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There are many ways to do a crunch.
Elevating your legs during a crunch can help take some pressure off of your back. It also alters the position of your lower back, making it easier to engage your abdominal muscles. You can do almost any type of crunch with your legs off of the ground, but some crunches are specifically designed to keep your legs elevated.
Bicycle crunches tone both your obliques and your rectus abdominus muscles, making them an ideal choice for abdominal conditioning. They also top the American Council on Exercise's list of most-effective abdominal exercises. Simply lie on the floor with your knees bent and your feet off of the ground. Crunch up, pulling your right elbow toward your left knee as you pull your left leg slightly in. Then repeat the maneuver, switching sides so that you pull your left elbow toward your right knee. Continue alternating knees and elbows.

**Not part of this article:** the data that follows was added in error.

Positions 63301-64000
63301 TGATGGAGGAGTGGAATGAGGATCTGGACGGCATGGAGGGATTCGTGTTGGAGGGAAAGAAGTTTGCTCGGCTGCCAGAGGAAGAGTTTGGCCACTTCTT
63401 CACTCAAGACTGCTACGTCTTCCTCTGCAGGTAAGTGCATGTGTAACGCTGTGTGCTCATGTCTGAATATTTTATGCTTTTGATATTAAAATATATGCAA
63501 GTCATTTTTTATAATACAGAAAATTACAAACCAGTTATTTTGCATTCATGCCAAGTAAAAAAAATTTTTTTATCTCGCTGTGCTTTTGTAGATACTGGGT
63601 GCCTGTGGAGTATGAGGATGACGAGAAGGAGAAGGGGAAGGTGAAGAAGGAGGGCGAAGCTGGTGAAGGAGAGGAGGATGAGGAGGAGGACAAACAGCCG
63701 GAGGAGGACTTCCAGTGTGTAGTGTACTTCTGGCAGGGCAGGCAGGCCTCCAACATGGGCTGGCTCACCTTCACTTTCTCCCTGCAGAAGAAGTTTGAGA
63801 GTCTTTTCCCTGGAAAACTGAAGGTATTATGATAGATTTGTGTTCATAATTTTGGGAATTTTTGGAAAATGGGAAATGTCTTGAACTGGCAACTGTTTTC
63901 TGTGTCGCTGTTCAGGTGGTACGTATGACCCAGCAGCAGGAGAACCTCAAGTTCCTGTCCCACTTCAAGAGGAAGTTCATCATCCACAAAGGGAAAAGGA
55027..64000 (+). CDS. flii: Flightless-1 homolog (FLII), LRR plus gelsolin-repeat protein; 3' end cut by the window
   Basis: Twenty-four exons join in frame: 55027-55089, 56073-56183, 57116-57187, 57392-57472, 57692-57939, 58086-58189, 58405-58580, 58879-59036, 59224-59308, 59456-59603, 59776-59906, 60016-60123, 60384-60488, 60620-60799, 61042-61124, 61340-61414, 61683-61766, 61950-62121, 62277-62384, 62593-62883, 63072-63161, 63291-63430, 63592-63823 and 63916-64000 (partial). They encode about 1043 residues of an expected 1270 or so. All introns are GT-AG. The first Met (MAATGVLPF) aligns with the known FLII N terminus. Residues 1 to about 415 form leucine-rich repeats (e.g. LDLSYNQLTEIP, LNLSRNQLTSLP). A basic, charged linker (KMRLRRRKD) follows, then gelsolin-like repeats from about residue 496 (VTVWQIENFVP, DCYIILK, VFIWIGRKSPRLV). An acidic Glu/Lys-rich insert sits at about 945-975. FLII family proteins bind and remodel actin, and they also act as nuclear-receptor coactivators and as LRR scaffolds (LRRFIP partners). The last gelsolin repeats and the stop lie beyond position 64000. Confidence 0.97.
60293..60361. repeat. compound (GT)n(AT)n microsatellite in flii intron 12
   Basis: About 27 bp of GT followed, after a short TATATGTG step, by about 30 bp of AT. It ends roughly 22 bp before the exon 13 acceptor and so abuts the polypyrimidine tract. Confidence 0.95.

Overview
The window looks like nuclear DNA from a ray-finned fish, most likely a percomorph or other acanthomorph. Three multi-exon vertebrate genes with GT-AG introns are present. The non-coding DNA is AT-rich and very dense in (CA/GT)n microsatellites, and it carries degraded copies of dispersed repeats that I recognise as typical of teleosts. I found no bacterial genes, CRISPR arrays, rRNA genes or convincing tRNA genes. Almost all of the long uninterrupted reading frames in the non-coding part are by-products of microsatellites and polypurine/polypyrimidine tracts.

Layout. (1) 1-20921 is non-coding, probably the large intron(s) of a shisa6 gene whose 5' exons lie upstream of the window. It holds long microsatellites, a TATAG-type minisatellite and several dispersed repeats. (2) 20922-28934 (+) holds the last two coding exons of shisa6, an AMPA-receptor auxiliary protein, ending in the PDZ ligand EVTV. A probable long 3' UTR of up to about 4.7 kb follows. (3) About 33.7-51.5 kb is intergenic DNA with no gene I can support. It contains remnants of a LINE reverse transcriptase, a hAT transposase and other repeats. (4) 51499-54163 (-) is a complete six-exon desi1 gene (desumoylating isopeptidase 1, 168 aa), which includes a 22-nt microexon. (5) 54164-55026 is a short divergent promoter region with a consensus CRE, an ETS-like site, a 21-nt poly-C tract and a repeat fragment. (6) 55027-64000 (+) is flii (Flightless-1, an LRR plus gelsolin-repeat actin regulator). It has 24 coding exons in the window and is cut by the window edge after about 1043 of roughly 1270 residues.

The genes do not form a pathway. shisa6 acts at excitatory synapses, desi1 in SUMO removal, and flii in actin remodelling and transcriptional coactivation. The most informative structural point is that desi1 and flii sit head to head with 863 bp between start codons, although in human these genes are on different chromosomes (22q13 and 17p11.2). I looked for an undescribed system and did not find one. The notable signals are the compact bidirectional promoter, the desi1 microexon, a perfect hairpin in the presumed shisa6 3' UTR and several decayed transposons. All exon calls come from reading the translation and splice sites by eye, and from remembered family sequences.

A flutter kick is a challenging version of the traditional crunch that works your lower-abdominal muscles. Lie on your back with your legs extended straight out, but elevated 6 to 12 inches off the ground. Using your abs, kick your legs up and down. Then lower your legs back to their starting point and spread your legs slowly apart, also using your abs.
While a traditional crunch has you lifting your torso, the reverse crunch requires you to lift your legs instead. Lie on your back with your legs bent and feet off of the floor. Using your abs only, slowly rock your hips and legs up, lifting them off of the ground and holding for one to two seconds before lowering them back down and then lifting again.
Vertical Leg Crunch
The vertical leg crunch positions your legs straight up in the air. Lie on your back with your toes pointed toward the ceiling. Lift your torso off of the ground, reaching for your feet as you crunch up. Keep your abs engaged by keeping the small of your back flat against the floor.